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Date: Wed, 5 Mar 2003 22:28:07 -0800
Subject: (urth) various miscellany
From: Lisa Schaffer-Doggett 

Hi everyone, Don here.  I'm back from a long hiatus and I thought I'd 
throw out a few odds and ends in no particular order of importance.  
First in my head, first from my fingers.  Does Typhon recognize 
Severian when they meet  in Sword of the Lictor?  I think it's a pretty 
sure yes:
	' "The Conciliator," I said . . .
	"Yes, that was one of his names.  Do you know where he is now?"
	"He has been dead for many chiliads."
	"And yet he remains, I think?"'
In the context of the paragraph (and on a second reading of the books) 
Typhon is obviously toying with Sev. and feeling him out to see if he 
really doesn't realize that they've met before. IMO of course.

Second.  "Green is Urth."  Is it a joke?  Well, maybe it is, but 
sometimes the best way to hide the truth is in a joke.  Here's another 
joke if Green is Urth:  Wolfe has gone from a moon made out of green 
cheese to a blue moon.  Don't underestimate the power of the pun.  But 
more significantly, if Blue is Lune then it makes perfect sense why the 
Mother is there.  The moon is the provenance of the Goddess.  And 
another thing that I must address:  Green is not "Hell".  Blue is.  
Look beyond the superficialities of climate.  Every place on Blue, 
without exception, that the narrator visits is beset with some 
combination of lawlessness, slavery, warfare, corruption, dishonesty, 
or violence.  Every one.  Now let's go to Green, and Sinew's village.  
The visitors (Silkhorn and Jahlee and whoever else) are welcomed, 
cautiously but courteously, and not imprisoned.  They find a thriving 
and fairly harmonious society, where Sinew's second in command is a 
Trivigaunti!  It's not perfect but it's certainly not hell.  In fact, 
it's probably a Green man's paradise.

Third.  I've (finally!) finished reading The White Goddess.  I have 
never found myself obsessed with a particular author before, but Graves 
is insanely incredible.  Even if everything in that book is 
historically incorrect it is still a work of absolute genius and even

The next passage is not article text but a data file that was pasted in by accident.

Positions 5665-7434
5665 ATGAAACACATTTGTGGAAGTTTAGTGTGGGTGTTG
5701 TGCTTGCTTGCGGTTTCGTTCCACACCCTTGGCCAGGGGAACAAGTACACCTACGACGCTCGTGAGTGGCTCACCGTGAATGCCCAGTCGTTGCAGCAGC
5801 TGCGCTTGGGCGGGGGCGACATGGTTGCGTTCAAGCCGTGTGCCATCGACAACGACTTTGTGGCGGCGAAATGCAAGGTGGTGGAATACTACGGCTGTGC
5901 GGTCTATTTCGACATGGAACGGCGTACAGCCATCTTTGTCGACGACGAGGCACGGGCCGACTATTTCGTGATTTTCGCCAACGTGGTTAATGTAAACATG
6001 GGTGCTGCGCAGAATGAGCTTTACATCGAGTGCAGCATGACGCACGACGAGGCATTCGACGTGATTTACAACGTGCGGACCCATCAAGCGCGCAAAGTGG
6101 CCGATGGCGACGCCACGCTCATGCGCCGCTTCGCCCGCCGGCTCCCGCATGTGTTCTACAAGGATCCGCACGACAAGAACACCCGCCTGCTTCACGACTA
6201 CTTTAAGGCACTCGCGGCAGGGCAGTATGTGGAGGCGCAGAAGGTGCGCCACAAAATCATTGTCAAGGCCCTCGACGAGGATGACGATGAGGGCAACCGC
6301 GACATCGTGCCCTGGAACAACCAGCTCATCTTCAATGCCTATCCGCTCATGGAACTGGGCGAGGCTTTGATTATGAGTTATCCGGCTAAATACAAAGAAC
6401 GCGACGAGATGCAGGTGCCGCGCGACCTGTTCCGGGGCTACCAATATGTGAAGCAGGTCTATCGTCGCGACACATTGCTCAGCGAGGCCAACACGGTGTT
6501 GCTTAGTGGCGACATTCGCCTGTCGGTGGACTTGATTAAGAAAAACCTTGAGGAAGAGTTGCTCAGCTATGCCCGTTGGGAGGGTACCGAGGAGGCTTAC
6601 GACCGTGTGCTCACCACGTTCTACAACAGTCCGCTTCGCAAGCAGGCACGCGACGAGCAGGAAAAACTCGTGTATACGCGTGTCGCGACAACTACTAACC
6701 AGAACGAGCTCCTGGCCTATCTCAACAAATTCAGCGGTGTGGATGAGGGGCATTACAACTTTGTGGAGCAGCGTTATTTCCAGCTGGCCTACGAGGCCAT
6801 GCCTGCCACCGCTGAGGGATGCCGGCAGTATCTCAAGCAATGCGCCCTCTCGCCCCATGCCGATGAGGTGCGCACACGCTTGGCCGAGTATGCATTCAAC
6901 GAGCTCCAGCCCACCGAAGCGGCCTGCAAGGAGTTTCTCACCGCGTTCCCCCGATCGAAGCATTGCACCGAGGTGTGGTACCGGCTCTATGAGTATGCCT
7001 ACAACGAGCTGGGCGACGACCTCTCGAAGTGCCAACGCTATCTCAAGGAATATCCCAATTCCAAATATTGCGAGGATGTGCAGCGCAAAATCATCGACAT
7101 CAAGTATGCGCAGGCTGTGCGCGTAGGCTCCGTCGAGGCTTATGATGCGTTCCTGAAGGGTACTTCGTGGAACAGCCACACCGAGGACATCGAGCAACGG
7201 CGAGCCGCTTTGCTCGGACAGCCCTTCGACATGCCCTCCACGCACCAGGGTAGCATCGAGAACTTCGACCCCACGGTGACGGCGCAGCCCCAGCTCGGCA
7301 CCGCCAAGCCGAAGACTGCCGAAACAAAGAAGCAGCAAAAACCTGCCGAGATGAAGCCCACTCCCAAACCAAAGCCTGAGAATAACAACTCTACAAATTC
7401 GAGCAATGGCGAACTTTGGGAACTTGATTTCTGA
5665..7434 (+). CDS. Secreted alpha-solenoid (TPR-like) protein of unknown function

more remarkable in it's creativity.  But man, it's a slow read.  Still 
I urge anyone interested in going down Wolfe's rabbit hole to read it.  
When Wolfe isn't using its ideas to his own end, he's often reacting 
and replying to them.

Third and a half.  While reading The White Goddess, I came across this 
passage and I started thinking about the mechanics of the New Sun.  By 
that I mean Severian is himself, the man, but he is also the literal 
New Sun, the white fountain.  How does this happen, other than Tzadkiel 
snapping his fingers and saying it's so.  Well, I've found an 
interesting possibility, as far fetched and unlikely as it may seem, 
even to me.   It's on pp. 480-81 of TWG:
"A New Zealand atomic scientist assured me the other day that 
Christianity had received it's heaviest blow in 1945:  a fundamental 
tenet of the Church, namely that Jesus's material body was 
immaterialized  at the Ascension had, he said, been spectacularly 
disproved at Hiroshima and Nagasaki - anyone with the least scientific 
perception must realize that any such break-down of matter would have 
caused an explosion large enough to wreck the entire Middle East."
Could it cause a release of energy large enough to create a white 
fountain?  Any takers for the pros or the cons?

Thanks for your time.
Don Doggett


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